Most countries are not on track to eliminate their supplies of highly hazardous compounds called polychlorinated biphenyls (PCBs), contrary to a 2028 deadline established by the Stockholm Convention, a new study has found.
The report, published in Environmental Science & Technology on Wednesday, found that more than 10 million tons of PCB-containing materials remain around the world — endangering public health and the environment around the world.
PCBs are carcinogenic organic contaminants that were widely used for their insulating and fire-retardant capabilities, the authors noted. While the compounds were banned in the late 1970s by many countries, including the U.S. and Canada, many of these chemicals still exist in transformers, capacitors and other materials.
The Stockholm Convention on Persistent Organic Pollutants, signed in May 2001, called upon signatory parties to phase out the use of PCBs in equipment by 2025 and ensure their elimination entirely by 2028, according to the United Nations Environment Program.
To date, 181 nations have become parties to the convention. The U.S. has yet to ratify the convention, stressing that it lacks “the authority to implement all of its provisions,” according to the State Department.
While most countries are party to the convention, 42 percent of these signatories remain unaware of the amounts and locations of PCB stocks in their country, according to the authors, who are based at U.S., Canadian and Czech institutions.
“We’re only six years out from the Stockholm Convention’s deadline to responsibly eliminate PCB stocks, but shockingly little progress has been made,” co-author Lisa Melymuk, assistant professor of environmental chemistry at Czechia’s Masaryk University, said in a statement.
Just 30 percent of signatory nations are on track to meet the 2028 goals set in the Stockholm Convention, the authors found.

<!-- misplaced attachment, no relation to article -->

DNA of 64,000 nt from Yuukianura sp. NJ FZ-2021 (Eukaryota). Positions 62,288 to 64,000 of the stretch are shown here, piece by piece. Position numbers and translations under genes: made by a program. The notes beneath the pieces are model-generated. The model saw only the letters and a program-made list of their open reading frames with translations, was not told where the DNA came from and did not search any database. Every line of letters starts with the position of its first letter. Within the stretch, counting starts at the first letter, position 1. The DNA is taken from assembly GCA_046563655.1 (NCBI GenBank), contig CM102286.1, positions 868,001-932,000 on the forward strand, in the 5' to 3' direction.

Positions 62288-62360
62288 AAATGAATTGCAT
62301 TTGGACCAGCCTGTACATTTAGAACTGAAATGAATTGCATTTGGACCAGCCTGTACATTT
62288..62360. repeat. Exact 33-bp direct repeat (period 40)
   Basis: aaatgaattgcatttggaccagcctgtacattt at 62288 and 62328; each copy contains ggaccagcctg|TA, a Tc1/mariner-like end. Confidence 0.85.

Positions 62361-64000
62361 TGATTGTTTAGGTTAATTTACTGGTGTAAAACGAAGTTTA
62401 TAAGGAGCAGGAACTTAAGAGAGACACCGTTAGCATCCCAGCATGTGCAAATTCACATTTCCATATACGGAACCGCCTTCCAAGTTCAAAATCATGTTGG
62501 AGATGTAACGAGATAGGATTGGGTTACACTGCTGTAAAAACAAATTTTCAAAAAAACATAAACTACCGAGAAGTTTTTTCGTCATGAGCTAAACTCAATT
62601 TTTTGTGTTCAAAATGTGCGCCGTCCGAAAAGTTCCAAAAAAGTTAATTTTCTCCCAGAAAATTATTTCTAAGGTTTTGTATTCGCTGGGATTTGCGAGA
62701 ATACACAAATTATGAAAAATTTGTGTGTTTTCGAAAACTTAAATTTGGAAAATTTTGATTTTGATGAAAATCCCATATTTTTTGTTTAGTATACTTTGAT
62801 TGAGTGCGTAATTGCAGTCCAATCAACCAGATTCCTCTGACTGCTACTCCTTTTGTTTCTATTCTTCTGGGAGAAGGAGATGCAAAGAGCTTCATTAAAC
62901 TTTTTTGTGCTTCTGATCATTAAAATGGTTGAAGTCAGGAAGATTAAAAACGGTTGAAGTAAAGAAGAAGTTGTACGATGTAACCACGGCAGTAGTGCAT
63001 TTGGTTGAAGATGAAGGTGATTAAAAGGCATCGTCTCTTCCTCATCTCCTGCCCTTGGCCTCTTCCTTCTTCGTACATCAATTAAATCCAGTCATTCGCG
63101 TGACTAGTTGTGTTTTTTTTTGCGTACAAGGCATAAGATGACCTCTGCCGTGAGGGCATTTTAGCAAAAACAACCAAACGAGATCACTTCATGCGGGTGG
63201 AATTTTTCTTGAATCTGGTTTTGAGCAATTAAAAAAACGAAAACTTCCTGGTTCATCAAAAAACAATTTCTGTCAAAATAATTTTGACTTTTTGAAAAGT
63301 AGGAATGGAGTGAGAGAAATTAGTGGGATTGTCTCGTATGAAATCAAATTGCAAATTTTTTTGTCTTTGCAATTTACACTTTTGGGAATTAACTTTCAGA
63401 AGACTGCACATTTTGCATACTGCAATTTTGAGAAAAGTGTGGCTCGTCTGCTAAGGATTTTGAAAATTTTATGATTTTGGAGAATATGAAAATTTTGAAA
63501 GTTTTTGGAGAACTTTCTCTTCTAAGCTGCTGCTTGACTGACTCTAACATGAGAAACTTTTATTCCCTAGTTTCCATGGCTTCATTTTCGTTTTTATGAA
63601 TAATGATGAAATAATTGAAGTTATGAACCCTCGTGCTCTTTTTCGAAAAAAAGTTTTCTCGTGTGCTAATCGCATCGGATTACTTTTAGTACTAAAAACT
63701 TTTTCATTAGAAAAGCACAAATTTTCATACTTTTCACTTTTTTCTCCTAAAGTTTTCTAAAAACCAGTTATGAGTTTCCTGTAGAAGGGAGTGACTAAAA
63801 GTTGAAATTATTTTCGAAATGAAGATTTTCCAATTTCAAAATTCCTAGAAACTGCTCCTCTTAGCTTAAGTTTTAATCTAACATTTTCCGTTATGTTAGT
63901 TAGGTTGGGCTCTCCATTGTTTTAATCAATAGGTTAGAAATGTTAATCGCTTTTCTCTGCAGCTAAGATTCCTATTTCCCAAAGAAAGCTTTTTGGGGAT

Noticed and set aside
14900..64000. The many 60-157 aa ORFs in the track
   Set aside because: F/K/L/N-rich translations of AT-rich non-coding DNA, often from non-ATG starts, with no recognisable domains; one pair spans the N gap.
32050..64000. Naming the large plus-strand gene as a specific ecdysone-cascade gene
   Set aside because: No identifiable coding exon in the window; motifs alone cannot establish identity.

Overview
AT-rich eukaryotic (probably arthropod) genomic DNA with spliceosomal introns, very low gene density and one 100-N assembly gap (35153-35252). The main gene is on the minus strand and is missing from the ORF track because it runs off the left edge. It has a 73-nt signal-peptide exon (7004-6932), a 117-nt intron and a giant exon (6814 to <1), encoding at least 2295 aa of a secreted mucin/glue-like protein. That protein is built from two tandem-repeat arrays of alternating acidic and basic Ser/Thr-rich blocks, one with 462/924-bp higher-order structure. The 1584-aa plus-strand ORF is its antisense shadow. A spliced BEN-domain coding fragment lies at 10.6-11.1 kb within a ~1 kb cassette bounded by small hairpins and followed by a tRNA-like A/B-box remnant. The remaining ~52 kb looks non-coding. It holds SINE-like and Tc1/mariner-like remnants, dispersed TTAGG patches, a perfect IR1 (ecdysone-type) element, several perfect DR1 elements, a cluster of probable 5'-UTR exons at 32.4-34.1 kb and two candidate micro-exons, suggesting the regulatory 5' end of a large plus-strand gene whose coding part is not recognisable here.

The U.S., the world’s largest producer and user of PCBs, has reduced its stocks by only around 3 percent since 2006, according to the study.
Despite having the financial capacity to responsibly eliminate these compounds, the U.S. has set not regulatory deadlines to do so, the researchers noted.
PCB inventory in the U.S. is also poorly documented in comparison to that of Canada or the Czech Republic, the authors found.
“With effective regulations and good governance, Canada has successfully managed and destroyed its PCB stocks,” co-author Miriam Diamond, a professor in the University of Toronto’s Department of Earth Sciences and School of the Environment, said in a statement.
That said, Diamond stressed that Canada has failed to apply “this ‘lesson learned’ from PCBs to other highly hazardous chemicals.”
The authors also cited a lack of administrative, financial and policing capacities as obstacles to successfully managing global PCB stocks — particularly in low-income countries. They noted, however, that such countries were not responsible for most PCB production or use.
Such failures do not bode well for the management of other toxic compounds found in products and the environment, such as chlorinated paraffin chemicals and per- and poly-fluoroalkyl substances (PFAS) known as “forever chemicals,” the scientists warned.
“Global mismanagement and inequities make elimination of these persistent chemicals unlikely,” co-author Veena Singla, a senior scientist at the Natural Resources defense Council, said in a statement.
“This analysis is an international wake-up call to limit the production of hazardous chemicals, like PCBs,” Singla added. “We just can’t clean up the mess that they create.”